5. When you’re ready, give yourself permission to heal.
Everything has to be clear before you start moving on. Ask yourself, “Am I ready to move on?” Unless and until you’ve finally decided that you want to let go and move on, you wouldn’t be able to do so. Once you’re ready, set aside time every day for self-care. Do something you enjoy, like going for a run, doing some gardening, or meditating. This will help you engage in self-care that will be conducive to your healing. Then, surround yourself with people who are supportive of your healing and who make you feel good about your future. Make sure to listen to your intuition and your body, and do the things that feel right to you. Make a conscious effort to move on with your life during this time as well.
6. Learn to accept that this person was important to you, but the past is past.
Just because it ended doesn’t mean that it was never real. You can love somebody for a long while, and that love may come to an end, but that is still real and genuine love. You won’t be able to complete the rest of the steps if you don’t get through this one. Your past isn’t meant to be forgotten. In a lot of ways, your past is actually meant to be celebrated. You can look back at what you have learned, how you have grown, how other people have shaped you, and what you have become today, which is all-important. Don’t hold onto it, but simply remember it. Accept what it taught you, and how it can help you in the future. Hold its lessons and positive memories close and allow that to build you into a better person.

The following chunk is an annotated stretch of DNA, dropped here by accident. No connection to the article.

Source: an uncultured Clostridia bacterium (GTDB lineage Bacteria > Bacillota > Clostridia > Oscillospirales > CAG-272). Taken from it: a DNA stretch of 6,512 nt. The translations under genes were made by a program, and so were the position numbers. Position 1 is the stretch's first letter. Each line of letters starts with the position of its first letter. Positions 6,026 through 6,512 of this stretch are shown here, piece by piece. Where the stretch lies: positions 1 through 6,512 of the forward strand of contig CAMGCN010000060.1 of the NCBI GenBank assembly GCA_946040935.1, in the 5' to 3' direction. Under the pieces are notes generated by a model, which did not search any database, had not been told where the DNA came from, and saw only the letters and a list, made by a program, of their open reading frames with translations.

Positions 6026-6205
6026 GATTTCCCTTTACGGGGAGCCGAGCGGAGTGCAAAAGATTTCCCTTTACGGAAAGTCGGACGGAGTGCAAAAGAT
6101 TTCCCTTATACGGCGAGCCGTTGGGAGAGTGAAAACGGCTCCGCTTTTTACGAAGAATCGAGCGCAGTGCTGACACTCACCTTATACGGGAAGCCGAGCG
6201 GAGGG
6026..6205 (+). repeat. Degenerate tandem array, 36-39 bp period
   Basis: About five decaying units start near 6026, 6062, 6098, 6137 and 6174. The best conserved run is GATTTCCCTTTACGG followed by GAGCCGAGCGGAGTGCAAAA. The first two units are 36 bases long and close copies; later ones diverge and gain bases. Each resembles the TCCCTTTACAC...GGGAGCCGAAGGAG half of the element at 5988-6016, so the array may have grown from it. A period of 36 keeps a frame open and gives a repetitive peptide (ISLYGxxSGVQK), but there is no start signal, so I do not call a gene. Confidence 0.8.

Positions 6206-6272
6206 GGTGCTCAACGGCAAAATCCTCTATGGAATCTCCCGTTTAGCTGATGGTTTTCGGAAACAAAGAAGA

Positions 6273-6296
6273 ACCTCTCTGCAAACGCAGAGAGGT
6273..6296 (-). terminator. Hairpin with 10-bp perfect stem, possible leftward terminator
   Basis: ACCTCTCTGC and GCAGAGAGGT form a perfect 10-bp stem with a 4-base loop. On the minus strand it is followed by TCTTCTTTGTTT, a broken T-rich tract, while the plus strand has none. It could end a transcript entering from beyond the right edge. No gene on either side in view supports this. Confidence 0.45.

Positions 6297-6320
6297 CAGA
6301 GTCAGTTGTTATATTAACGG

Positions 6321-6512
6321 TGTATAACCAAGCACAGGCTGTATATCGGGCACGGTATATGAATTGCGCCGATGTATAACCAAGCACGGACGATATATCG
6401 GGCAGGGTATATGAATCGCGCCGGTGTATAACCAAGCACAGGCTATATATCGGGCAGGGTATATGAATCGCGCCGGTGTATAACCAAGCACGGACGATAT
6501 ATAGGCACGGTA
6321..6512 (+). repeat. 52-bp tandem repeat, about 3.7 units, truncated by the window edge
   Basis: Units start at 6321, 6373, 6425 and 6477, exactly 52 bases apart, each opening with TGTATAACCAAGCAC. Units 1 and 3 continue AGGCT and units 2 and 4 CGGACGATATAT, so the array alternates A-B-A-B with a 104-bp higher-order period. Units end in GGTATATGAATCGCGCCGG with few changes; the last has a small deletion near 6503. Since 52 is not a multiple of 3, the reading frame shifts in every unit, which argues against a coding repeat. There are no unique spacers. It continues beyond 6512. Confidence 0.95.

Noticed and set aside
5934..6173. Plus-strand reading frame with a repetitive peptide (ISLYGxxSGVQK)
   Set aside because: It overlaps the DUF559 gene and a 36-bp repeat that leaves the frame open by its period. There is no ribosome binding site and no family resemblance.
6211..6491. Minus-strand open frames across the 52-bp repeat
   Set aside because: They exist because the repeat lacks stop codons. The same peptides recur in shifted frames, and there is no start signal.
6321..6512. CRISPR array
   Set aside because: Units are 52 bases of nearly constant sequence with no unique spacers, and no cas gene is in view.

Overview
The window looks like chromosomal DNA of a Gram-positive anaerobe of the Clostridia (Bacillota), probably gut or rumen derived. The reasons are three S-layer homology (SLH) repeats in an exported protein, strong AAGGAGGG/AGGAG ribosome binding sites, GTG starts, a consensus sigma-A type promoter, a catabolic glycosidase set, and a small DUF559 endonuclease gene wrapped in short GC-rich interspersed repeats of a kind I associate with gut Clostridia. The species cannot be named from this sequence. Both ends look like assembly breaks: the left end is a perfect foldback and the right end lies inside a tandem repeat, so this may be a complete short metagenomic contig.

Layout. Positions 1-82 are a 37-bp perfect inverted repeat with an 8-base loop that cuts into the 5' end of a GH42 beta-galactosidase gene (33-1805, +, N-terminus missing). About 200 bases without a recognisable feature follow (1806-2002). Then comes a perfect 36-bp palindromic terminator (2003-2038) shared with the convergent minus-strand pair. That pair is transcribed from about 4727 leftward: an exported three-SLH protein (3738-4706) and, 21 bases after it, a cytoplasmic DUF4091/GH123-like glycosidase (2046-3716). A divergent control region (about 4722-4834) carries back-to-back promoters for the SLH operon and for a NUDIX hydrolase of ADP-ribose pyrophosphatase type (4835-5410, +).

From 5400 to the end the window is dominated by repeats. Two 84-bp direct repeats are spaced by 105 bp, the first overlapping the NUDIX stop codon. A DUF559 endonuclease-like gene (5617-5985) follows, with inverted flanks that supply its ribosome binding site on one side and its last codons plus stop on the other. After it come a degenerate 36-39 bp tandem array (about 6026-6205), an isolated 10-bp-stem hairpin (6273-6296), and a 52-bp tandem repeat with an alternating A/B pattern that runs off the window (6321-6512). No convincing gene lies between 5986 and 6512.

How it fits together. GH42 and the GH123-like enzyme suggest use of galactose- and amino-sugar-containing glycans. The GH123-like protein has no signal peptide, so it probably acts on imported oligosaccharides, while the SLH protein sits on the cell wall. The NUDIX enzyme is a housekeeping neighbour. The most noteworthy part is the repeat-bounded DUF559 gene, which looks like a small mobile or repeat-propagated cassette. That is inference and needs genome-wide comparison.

7. Stop the blaming and let go of the anger.